The geopolitical crisis in Ukraine and the Crimea region between the Sea of Azov and the Black Sea has not prompted certain restrictions on travel, which may affect some Russian and Ukrainian immigrants in the United States. Although the situation in the capital city of Kiev has been largely peaceful, Peace Corps volunteers were ordered to depart in February and the Department of State issued warnings concerning potential armed conflict following reports of a supposed occupation by Russian armed forces.
The U.S. Embassy is offering limited support to citizens who reside outside of Kiev. Travel to the affected regions, which are mostly located in eastern Ukraine, Crimea and the border with Russia has been deemed risky due to growing animosity. The White House has pledged support for the Ukrainian government but has condemned the deployment of Russian troops to the border and their alleged presence in regions of the Ukraine outside of Crimea, which is undergoing a process of political annexation to the Russian Federation.
Reports of growing anti-American sentiment in the regions allegedly occupied by Russian forces have prompted the travel warning, although U.S. citizens and Ukrainians with American ties in Kiev should not feel intimidated. The government of Ukraine has imposed restrictions on the entry of Russian males who are between the ages of 16 and 60. This restriction does not automatically apply to Russian men who have been invited and vetted by relatives living in Ukraine, but Russian men of a fighting age who travel by themselves can expect to be subject to questioning at border checkpoints, airports and seaports.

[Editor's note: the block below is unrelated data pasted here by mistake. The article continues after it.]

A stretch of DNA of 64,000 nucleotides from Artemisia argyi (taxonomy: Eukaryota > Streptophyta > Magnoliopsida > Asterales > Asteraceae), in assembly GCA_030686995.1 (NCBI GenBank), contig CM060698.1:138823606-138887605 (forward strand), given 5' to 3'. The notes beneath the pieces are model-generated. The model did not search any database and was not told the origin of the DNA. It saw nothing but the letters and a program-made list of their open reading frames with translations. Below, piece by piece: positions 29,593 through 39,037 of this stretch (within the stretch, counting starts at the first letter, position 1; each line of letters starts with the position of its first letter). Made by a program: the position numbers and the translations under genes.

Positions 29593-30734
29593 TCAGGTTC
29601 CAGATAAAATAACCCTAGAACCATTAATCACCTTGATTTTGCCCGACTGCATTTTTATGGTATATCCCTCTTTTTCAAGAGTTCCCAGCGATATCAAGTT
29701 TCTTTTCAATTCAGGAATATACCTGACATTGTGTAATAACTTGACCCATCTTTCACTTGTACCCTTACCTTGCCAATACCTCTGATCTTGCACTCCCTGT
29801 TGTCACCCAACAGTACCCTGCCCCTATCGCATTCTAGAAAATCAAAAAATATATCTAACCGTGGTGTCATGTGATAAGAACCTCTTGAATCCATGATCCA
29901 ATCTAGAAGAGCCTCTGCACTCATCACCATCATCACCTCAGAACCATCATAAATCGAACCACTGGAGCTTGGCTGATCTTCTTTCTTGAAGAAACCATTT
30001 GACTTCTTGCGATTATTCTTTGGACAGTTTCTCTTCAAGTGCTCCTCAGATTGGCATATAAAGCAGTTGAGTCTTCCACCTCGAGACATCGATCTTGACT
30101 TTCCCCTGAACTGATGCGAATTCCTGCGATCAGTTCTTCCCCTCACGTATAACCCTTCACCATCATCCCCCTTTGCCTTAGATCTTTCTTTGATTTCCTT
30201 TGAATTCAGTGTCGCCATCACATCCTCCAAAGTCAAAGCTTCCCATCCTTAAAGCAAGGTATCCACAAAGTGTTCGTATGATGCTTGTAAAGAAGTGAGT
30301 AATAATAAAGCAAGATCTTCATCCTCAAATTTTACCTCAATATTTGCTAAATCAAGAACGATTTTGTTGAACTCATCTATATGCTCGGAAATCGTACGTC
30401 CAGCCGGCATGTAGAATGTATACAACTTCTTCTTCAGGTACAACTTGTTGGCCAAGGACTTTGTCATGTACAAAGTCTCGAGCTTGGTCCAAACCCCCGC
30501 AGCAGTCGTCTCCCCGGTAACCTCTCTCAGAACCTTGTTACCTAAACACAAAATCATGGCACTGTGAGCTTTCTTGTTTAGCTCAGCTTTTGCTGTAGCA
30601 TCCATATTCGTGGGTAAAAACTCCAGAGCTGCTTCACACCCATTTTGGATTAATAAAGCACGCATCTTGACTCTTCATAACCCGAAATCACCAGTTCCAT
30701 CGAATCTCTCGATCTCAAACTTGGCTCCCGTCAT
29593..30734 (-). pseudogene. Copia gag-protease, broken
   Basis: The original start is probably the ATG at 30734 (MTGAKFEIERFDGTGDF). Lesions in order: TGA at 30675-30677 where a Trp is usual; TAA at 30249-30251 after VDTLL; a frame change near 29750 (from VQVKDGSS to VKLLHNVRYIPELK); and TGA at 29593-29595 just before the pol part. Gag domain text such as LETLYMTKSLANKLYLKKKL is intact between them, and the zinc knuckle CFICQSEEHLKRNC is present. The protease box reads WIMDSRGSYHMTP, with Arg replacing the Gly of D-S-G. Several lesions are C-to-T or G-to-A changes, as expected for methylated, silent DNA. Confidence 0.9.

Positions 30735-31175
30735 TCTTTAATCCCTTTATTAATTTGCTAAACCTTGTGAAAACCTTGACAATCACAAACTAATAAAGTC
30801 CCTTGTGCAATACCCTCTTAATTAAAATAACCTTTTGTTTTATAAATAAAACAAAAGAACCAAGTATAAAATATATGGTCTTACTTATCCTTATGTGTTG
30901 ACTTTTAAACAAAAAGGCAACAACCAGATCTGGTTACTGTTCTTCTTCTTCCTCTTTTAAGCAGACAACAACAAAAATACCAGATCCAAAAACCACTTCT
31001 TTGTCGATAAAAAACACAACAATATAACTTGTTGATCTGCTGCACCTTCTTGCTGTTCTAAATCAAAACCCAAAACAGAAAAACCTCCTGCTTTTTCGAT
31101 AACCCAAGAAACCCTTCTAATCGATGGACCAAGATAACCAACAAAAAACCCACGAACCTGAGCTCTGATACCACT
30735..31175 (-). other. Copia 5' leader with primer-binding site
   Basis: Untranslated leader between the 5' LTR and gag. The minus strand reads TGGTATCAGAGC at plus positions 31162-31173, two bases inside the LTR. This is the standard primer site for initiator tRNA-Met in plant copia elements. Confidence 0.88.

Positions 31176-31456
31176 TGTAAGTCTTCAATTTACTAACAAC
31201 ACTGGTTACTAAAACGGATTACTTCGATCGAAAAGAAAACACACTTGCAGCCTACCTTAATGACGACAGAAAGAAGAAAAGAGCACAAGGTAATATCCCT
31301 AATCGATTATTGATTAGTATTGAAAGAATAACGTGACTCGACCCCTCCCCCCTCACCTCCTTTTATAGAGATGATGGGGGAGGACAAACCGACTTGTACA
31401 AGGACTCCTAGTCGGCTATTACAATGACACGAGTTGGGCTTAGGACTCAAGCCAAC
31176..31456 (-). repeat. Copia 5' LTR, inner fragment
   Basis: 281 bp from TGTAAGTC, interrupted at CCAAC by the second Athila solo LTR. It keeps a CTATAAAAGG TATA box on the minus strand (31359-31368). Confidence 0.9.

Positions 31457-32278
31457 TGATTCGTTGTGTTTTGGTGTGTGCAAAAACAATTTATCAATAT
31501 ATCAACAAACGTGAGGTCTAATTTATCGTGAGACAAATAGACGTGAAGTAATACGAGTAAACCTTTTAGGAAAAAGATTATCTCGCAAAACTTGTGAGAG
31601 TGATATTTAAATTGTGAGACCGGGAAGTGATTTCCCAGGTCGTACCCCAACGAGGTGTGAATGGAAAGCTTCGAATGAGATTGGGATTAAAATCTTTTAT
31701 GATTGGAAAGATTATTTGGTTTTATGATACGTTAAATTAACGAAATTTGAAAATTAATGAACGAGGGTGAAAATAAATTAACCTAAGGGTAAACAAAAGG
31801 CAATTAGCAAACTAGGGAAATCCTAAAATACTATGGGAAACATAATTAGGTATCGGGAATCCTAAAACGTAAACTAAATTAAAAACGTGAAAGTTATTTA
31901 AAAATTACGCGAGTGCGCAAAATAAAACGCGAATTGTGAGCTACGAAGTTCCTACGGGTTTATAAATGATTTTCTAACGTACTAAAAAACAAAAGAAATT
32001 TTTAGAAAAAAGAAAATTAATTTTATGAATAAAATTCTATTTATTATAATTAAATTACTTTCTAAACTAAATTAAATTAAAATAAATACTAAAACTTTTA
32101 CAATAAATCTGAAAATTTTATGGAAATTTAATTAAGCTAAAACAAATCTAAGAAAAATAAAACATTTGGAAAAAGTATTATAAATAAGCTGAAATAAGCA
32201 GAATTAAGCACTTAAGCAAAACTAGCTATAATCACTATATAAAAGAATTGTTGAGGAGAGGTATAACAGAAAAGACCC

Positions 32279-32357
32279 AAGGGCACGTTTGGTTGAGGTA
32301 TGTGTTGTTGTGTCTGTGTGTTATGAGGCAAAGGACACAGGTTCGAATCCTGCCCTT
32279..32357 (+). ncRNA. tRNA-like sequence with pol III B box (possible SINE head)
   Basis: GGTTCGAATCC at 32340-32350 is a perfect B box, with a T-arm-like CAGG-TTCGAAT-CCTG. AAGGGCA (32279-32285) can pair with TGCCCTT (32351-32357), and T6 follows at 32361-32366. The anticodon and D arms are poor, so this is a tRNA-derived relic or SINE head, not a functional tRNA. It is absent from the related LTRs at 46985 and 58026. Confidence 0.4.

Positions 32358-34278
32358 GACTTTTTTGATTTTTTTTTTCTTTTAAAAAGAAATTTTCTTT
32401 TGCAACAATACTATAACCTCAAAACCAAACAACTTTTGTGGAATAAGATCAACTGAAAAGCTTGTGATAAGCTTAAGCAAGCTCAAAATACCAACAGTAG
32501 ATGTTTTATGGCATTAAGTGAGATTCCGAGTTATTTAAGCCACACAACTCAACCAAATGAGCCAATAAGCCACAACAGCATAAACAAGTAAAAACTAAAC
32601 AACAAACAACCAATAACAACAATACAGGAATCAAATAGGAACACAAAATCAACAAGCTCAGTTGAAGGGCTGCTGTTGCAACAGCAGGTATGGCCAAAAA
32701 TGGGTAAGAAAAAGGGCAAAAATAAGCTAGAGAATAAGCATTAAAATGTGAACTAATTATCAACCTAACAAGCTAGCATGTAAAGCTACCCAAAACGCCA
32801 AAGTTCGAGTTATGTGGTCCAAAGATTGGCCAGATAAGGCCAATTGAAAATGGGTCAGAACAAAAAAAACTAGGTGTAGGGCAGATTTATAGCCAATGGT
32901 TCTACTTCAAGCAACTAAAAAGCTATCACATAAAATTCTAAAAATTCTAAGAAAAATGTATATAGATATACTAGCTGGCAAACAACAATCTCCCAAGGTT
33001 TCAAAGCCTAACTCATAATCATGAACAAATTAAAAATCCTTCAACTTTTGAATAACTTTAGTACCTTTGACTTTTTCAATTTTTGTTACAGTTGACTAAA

Ukrainian officials have explained that the measures were enacted due to concerns about Russian spies and intelligence specialists infiltrating the country and supporting the disruptive militias operating in some parts of the country. There have been no reports of any issues affecting those who are leaving the country, but travelers should not be surprised if they are subject to questioning or screening by security officials.
Russian and Ukrainian nationals going through the immigration process in the U.S. and in need of travel to their countries of origin should discuss their options with an immigration law firm before making plans to depart. For a free immigration consultation, please dial 858-874-0711 and speak to one of the experienced lawyers at KS Visa Law today.